Turtle Beach Stealth 600 review: Wireless for less
Don't let this Stealth headset slip under your radar.
- Balanced audio across lows, mids and highs
- Decent directional audio
- Affordable wireless
- Fabric cups
- Awkward headband positioning
- Fixed mic
Turtle Beach cans have long been considered the go-to option for everyday gaming headsets. The Turtle Beach Stealth range doesn't disappoint but in terms of comfort and flexibility, its Stealth 600 option doesn't meet the competition.
After the luxurious privilege of having my head tenderly caressed by the HyperX Cloud Alpha (and later the Cloud Flight), the Stealth 600 felt a little stuffy and harsh. While its cups fit a little closer to the ear, they're nowhere near breathable as the Cloud Flight and while some might favour the mesh fabric cups, I found them a little irritating after a long session. The headband is also positioned a little awkwardly towards the back of your crown, so it feels like it could slip off if it weren't for the cups' tight grip on your cranium.
With that said, the Turtle Beach Stealth 600 sounds fantastic. It's sold in two forms for competing consoles: A headset with green highlights for Xbox One and one with blue for PlayStation 4. For this review, we tested the PlayStation 4 but the only difference is the PlayStation 4 requires the USB dongle whereas the Xbox One version doesn't (the flip-side of this is that an Xbox One Wireless Adapter is required to use the Xbox One version on PC). I found that the PlayStation 4 version offered significantly better sound on console than the HyperX Cloud Alpha, which is a huge argument for the Stealth 600 at its price range.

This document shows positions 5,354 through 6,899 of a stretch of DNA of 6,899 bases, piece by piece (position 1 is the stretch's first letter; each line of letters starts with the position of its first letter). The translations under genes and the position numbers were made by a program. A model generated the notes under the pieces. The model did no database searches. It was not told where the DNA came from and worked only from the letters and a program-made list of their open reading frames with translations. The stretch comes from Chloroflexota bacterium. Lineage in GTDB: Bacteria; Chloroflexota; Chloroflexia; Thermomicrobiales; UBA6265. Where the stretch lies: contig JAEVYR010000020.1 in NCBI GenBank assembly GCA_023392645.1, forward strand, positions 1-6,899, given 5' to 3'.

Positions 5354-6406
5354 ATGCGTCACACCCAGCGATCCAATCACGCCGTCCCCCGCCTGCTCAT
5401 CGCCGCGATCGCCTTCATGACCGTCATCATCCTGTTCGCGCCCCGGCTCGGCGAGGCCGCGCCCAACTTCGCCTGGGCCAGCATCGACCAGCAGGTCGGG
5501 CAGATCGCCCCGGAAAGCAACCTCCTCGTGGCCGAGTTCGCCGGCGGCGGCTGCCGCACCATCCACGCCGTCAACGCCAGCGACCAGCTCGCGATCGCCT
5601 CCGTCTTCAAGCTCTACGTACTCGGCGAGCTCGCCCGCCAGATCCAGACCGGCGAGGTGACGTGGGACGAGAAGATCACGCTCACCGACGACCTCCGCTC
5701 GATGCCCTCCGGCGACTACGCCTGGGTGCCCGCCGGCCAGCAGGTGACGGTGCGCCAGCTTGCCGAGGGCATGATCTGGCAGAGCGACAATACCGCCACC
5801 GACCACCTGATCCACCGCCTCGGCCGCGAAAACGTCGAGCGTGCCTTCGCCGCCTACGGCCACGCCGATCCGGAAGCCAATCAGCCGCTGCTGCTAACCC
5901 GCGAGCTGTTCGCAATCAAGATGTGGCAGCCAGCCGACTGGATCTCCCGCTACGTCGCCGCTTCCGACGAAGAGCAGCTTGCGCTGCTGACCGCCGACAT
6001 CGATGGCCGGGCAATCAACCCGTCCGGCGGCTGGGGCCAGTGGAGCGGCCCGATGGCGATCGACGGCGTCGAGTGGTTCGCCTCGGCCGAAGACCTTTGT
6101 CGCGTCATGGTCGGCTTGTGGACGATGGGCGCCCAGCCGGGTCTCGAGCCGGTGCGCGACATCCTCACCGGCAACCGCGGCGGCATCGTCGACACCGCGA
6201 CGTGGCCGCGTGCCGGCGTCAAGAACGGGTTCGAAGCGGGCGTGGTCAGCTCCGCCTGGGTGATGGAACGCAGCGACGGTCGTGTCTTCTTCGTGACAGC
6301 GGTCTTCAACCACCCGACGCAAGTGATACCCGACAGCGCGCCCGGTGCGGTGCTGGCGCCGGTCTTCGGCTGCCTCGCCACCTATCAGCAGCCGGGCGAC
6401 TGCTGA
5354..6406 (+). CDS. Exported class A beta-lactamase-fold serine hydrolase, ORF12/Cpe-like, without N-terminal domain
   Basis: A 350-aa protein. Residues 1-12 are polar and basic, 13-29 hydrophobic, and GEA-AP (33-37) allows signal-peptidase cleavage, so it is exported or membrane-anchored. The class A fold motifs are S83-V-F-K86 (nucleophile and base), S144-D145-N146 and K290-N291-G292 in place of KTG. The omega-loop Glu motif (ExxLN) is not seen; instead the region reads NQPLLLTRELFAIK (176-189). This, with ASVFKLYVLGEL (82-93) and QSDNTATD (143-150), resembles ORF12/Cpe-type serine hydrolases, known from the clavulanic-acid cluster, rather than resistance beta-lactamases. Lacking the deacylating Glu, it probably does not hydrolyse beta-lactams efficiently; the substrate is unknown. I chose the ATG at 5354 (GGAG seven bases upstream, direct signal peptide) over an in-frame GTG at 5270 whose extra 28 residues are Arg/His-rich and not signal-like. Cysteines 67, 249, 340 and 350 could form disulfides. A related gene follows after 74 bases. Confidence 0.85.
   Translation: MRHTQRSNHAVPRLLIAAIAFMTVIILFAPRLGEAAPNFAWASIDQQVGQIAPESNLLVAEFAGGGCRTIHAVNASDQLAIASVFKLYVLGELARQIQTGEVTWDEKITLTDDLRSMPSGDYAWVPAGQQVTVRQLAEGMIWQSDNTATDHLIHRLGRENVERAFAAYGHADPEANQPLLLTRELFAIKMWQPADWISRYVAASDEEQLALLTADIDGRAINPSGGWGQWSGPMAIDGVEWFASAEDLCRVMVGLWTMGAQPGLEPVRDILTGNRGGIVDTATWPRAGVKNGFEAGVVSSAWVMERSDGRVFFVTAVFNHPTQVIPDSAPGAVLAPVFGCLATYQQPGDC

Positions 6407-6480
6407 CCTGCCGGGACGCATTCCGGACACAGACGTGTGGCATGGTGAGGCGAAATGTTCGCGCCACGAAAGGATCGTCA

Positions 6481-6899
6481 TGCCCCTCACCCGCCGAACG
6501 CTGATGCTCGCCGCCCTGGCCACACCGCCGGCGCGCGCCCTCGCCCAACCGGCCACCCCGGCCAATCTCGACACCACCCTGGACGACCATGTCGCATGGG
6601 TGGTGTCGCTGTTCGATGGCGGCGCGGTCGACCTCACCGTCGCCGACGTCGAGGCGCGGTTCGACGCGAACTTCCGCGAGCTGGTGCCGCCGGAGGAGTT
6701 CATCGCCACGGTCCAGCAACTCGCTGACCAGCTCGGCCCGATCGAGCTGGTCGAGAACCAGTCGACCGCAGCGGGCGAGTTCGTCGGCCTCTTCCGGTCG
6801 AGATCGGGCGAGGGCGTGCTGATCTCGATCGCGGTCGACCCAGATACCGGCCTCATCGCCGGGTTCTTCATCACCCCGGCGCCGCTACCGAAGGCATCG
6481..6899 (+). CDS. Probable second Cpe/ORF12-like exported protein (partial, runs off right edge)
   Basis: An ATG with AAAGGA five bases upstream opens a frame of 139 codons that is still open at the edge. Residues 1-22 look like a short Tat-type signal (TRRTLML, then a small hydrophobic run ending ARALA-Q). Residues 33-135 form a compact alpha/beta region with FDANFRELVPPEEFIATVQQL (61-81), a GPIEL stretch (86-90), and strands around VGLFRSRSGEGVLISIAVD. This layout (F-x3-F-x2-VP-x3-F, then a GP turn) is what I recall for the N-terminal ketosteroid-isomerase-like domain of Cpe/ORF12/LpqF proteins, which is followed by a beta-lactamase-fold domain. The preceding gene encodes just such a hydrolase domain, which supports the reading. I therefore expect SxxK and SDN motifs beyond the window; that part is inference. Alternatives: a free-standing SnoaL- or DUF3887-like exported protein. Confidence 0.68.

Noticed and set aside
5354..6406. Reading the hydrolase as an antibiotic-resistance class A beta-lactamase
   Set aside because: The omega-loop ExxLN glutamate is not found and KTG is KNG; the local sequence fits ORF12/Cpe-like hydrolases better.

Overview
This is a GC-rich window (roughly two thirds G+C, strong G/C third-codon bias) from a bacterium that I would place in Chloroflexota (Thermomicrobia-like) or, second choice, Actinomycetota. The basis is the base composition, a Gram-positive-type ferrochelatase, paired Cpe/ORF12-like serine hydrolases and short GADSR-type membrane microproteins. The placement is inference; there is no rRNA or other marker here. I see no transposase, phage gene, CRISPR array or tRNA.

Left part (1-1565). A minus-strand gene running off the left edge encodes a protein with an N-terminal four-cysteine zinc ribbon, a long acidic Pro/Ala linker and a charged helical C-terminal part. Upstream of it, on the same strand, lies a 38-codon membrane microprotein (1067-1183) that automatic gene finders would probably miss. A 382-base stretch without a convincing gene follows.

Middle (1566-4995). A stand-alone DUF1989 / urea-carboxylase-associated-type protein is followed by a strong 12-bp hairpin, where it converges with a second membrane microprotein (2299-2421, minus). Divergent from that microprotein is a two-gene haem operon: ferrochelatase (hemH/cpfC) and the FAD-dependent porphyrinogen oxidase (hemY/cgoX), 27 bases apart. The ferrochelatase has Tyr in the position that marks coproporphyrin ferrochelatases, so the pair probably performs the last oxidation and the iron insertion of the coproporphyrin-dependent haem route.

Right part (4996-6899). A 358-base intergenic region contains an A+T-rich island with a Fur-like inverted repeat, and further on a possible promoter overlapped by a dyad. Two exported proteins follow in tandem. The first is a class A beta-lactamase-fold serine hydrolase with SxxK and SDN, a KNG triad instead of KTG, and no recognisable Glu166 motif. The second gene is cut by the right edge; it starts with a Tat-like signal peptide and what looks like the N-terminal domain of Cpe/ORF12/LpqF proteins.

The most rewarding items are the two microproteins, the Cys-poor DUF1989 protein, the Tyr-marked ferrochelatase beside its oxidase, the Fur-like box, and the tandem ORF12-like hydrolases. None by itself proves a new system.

The Stealth 600 gives you the option of stereo and virtual and even touts a "Superhuman hearing" button that supposedly boosts softer sounds like footsteps and bushes rustling that are more important in competitive games. I flicked the Superhuman hearing on in PUBG for giggles and noticed a slight uptick in lower sounds, but it didn't have enough of an impact to keep me coming back. Which is fine. With Superhuman Hearing switched off (and in stereo or surround) the Stealth 600's sound is clear and consistent.